Going the extra mile by Napoleon Hill

I think one of the most important principles in life is called ‘Going the extra mile’ as Napoleon Hill describes in this recording. Instead of just creating the principle Napoleon Hill interviewed more than 500 of the most influential people at that time and wrote down what they told him in answer to the question: ‘What does it take to be successful in life?’

How about we use this recording to create a transcript of it as a team?


OK, let’s start. Here is the first part:

One true measure of high achievers is that of going the extra mile – the fifth principle in The Science of Personal Achievement. That means the rendering of more service and better service that one is paid to render doing it in a pleasant mental attitude and doing it all the time. Well, here are some of the reasons why it pays to go the extra mile: First of all, it ‘places’? (not sure here) in the law of increasing returns.

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Not sure I agree with his law of increasing returns - to me, increasing returns means the more you work, the more you get per unit of work. For Mr. Hill’s example, with increasing returns, a farmer who plants two acres should get 2.2 or 2.5 or 3 times as much as one who plants only 1 acre, that is, she should get more than twice as much for twice the effort put in. I think Mr. Hill is describing proportional returns. I look forward to hearing the entire transcript, but I argue that more effort at some point leads to diminishing returns - that is, your returns do not decrease, but it takes much more effort to achieve smaller and smaller increases.


Reminds me of this article: Being a Go-Getter Is No Fun - The Atlantic

A sore subject, because my wife goes above and beyond the call of duty at her hospital, which definitely helps her patients, although seems to garner little recognition from her associates, and furthermore definitely decreases her happiness and quality of life. I guess it all depends on what you consider “successful”.


I will do my part by ceasing my complaints and continuing the transcription!

… it places the law of increasing returns in back of one, increasing returns. If it were not for the law of increasing returns, we’d all starve to death in a matter of months. The farmer takes advantage of that law of increasing returns, you know. He plows the ground, he harrows it, he fences it, and all of that costs money, but he gets nothing out of it. He has to do that in advance. And then he plants the seed in that soil at the right time of the year.


Hi TJ, thanks a lot for sharing your wife’s situation with us. Quite a number of people are pretty facing the same situation as your wife and have given up looking for a way out which is why it’s so important to talk about it. Your wife is part of an organization (a company) that has a hierarchical structure with the patients basically forming the lowest level in the ‘food chain’.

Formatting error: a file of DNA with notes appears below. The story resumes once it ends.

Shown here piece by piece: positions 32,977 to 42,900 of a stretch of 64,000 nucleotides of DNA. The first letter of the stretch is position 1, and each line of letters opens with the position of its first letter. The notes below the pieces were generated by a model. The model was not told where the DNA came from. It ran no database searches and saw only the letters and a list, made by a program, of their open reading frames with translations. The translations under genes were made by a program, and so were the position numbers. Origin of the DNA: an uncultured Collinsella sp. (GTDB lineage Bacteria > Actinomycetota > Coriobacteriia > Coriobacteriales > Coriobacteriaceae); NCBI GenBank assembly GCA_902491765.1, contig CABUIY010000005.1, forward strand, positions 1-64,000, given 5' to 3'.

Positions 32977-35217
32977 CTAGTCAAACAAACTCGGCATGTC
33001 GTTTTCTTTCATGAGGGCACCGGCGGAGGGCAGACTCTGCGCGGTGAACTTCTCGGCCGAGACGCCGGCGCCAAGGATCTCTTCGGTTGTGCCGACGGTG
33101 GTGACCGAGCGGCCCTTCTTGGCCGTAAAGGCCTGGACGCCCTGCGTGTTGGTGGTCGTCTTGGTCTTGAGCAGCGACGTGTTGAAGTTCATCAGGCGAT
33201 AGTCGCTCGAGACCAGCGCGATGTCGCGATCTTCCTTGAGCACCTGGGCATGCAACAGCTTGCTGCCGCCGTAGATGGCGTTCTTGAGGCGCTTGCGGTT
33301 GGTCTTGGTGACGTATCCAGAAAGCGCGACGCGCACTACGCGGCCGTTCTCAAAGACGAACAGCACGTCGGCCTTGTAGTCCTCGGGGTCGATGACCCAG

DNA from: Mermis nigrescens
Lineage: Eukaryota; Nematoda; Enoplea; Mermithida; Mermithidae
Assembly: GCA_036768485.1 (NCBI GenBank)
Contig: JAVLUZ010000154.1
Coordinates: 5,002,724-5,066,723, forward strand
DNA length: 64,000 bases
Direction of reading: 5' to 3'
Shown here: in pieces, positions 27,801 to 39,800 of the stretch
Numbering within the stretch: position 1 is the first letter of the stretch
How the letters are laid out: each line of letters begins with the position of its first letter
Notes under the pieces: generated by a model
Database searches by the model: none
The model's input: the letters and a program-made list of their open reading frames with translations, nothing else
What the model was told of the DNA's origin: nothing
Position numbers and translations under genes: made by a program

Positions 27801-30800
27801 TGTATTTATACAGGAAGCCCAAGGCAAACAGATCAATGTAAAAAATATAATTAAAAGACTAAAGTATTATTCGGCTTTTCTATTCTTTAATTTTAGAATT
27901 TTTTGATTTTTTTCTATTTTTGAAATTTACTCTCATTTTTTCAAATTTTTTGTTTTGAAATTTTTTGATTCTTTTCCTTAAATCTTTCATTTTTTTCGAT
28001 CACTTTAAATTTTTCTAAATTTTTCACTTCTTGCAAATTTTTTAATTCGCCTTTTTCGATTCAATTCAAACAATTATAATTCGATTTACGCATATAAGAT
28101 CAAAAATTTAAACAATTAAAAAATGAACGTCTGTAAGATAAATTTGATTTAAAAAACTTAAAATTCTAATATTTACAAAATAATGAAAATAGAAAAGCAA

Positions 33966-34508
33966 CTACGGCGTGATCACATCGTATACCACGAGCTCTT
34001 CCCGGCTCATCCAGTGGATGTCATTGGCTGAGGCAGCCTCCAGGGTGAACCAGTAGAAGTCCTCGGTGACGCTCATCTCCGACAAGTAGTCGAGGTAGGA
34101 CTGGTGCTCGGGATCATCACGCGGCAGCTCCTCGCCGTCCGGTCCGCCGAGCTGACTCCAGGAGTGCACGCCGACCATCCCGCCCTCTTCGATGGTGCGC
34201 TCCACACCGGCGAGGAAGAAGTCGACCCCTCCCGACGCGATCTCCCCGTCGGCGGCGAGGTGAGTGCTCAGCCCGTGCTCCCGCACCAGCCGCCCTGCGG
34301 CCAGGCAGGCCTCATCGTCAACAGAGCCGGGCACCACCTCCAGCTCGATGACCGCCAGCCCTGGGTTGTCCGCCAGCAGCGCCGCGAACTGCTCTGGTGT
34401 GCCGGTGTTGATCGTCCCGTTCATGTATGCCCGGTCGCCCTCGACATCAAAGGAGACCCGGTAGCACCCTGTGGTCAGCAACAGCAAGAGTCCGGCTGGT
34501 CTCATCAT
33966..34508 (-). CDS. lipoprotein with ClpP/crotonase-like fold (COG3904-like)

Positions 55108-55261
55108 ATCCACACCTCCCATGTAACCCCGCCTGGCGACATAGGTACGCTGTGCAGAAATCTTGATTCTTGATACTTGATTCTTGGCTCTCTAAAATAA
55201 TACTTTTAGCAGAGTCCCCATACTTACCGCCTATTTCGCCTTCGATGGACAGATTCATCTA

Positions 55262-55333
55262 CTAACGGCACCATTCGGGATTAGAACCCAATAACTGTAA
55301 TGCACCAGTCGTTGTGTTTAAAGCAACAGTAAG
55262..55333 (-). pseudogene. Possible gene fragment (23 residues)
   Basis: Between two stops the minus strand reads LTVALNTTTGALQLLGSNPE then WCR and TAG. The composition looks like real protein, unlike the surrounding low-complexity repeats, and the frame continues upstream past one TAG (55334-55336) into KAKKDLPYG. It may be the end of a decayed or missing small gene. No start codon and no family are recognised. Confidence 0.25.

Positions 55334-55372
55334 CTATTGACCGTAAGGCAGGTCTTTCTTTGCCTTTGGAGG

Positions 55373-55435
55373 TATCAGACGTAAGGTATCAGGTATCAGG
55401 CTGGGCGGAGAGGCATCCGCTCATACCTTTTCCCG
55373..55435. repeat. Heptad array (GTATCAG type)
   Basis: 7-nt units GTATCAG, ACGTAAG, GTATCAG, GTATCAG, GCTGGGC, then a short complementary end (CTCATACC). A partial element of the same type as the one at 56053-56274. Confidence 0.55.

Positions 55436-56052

Now, your wife goes above and beyond the call of duty, in other words, she walks the extra mile every day but doesn’t believe in the principle of ‘increasing returns’ because apparently her hard work is not being appreciated and rewarded appropriately. And I absolutely agree with you, everything in life comes down defining certain terms such as ‘success’ and ‘successful’.

Your wife will be rewarded if she changes her perspective a little and her reward will come from people who are several times removed from the patients she is dealing with on a daily basis.

Thanks for your response Torsten. I understood everything perfectly until the last paragraph. In what way do you think she should change her perspective? And where are you saying her reward will come from? It is just a little unclear to me.

And just for a little background - I guess her case is a little different from many. She works in a partnership, so everyone splits the profits and all the doctors {radiologists} make the exact same amount. So all the radiologists who are not able (or often in her view, not willing} to do all the tough cases she is qualified to do just put in their 8 hours, arriving at 8:00 and leaving at 4:30, mainly reading x-rays and MRI scans in front of a computer all day while my wife does procedures (angioplasty and dozens of similar procedures which all involve threading tubes and devices through veins and arteries) and so has to arrive at 6:30 to prepare and leaves when all the procedures are finished, usually 6 or 6:30. Sure, she might get more satisfaction from personally helping so many people, but it is very frustrating for her to watch her fellow doctors “waltz out of there before 5”.

The other wrinkle is that those other doctors are actually making more money for the company - you can read a whole lot of MRI’s in the time it takes to do one procedure. But the special things my wife is able to do is a big reason the hospital signed the contract with my wife’s group. I guess you could call my wife’s work a “loss leader”.


Hi TJ, I have quite a number of suggestions as to what your wife might want to do in her situation but the most obvious first step would probably be to ask the partners for a meeting to reassess the responsibilities and the way the rewards are distributed. What do you think?

Yes, that is a good idea and there seems to have been plenty of meetings. I guess I have probably sidetracked this thread too much already - maybe continue via DM?

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